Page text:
Mastering the skill of being interviewed

Mastering the skill of being interviewed

Sarah Reid

Being interviewed is certainly something that comes naturally to some whereas others struggle. However, even the most confident of interviewees have noticed that the format of an interview has changed over the years and the way in which the preparation is undertaken needs to evolve in the same way interview styles have.

‘What will the format of my interview be?’ is a question I am regularly asked when arranging an interview for my candidates. The usual answer I receive from interviewers which is relayed back to interviewees is ‘the interview will be competency based to begin with, followed by some technical questions and mostly conversational’. What exactly does this mean? Let me break it down…

Competency based
Have you ever heard ‘describe a time when….’ or ‘what’s been your biggest challenge to date’ as questions during an interview? These types of questions are still relevant, but the way in which you should answer these has evolved and more will be expected from you. Your answer needs to be commercial; you need to be able to demonstrate how you add value to your client, your employer and your colleagues.

There are techniques that you can use to help deliver an impactful answer showing prospective employers how you are a rounded tax advisor. One that I like to inform interviewees on is ‘STAR’ which stands for Situation, Task, Action and Response.

Using the STAR technique to answer a question makes you think holistically about any situation you have come across in your career to date, and any potential scenario you are given in the interview. Your answer will demonstrate your thought process from start to finish.

Situation: What is the immediate issue the client is presenting you? Do their issues stop there, or is there anything else you can help them with given the facts that are presented? Do you need to ask more questions?

Task: What do you need to do to assist client(s)/colleagues in providing excellent client service? Are there any other parts of the business that could help this client; e.g. issues outside of your remit that the client needs advice on?

Action: How did you assist? How did you operate to provide the service, and who did you work with? Did this involve team work? Tight deadlines?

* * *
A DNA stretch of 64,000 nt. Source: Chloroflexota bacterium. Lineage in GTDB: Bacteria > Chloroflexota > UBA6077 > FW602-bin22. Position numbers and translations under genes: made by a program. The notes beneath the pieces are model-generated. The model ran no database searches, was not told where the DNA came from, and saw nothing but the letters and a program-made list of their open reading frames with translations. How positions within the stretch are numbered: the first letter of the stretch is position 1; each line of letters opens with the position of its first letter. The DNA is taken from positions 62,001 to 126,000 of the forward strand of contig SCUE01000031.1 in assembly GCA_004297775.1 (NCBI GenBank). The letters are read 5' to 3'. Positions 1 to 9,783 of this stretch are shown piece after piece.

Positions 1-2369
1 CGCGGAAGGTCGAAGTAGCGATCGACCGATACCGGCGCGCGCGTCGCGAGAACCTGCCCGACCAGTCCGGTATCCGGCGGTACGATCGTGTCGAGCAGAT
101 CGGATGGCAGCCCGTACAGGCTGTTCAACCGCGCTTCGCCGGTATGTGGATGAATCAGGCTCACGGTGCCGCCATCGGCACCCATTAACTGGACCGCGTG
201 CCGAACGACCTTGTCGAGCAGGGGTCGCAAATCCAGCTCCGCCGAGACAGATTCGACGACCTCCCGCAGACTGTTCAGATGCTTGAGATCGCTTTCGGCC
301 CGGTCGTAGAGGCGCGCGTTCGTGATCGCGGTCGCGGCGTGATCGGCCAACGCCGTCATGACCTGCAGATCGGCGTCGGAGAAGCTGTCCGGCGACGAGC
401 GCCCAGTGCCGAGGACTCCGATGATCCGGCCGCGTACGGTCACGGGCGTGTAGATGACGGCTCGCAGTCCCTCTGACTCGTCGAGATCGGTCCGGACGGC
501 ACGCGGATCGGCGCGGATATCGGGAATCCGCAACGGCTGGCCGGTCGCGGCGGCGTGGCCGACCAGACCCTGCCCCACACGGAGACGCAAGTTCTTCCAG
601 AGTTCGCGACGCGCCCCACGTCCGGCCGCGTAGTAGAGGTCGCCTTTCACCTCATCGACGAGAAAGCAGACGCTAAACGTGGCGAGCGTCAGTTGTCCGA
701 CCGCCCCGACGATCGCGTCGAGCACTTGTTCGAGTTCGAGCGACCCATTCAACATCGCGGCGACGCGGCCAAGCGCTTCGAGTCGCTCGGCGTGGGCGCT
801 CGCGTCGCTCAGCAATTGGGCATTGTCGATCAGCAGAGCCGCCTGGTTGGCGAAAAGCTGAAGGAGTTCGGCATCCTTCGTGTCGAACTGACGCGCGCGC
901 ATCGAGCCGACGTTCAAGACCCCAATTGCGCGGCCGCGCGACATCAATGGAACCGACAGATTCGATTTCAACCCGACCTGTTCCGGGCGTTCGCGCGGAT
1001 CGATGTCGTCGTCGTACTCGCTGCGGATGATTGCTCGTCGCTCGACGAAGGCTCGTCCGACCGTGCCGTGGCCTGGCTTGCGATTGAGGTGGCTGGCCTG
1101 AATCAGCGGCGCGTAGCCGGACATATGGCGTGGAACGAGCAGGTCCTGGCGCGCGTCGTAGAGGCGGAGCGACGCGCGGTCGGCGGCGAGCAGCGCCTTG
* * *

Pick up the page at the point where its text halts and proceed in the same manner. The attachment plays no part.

Result: What were the challenges and success stories? Was the client satisfied? Did you gain extra revenue from cross selling? Did you raise your profile within the business? Did you receive a client referral?

Don’t refrain from speaking confidently about your achievements when using this technique.

Preparation for an interview is not just about knowing your CV – and to be honest, you should know everything on your CV and be prepared to talk about your career to date with ease. After all it’s your experience collated, no-one else’s. Therefore, from a technical perspective, you must be able to expand on every project you have listed on your CV and explain in granular detail the intricacies of the project. This is what distinguishes the technically excellent Tax Advisors.

Tax is an evolving industry with legislation being updated on a regular basis, therefore do not solely base your answers on what you have advised to date and think about how new legislation would impact the advice should you advise today.

In some interviews, you may be given a client scenario and asked to talk about the technical issues and how you would approach this if you were advising them.

This interestingly tends to be the most difficult part of an interview for some of the interviewees I speak with. Interviews have traditionally been the interviewer cross referencing the interviewee in a very formal style.

This is where the evolution part comes into play – an interview is a two-way conversation and you will be expected to talk about your interests, your aspirations, your likes/dislikes and show your personality!

Reason being is that it’s not just about whether you can do the job, it’s more important that you will get along with the team, have the same work ethic as your prospective colleagues, and someone that the interviewer would be happy to put in front of their clients.

As a result, the interviewers will expect you to ask (intelligent) questions about the role, the client base, your team, the working environment, expectations and career prospects. This is actively encouraged and the feedback I regularly receive from employers when quality questions are asked by interviewees tends to be positive. This is your chance to see whether this role is right for you and whether you would want to work with these individuals - the employer doesn’t want to invest in you only for you to leave three months after starting!

If you are working with a recruiter, ask them for information on who will be interviewing you, information on the role, the team and the employer. This sounds like an obvious point to make but you’d be surprised how often I am not asked this. There is never going to be a ‘one size fits all’ approach to an interview so it is important that you prepare for every eventuality and (actually) take the time to prepare!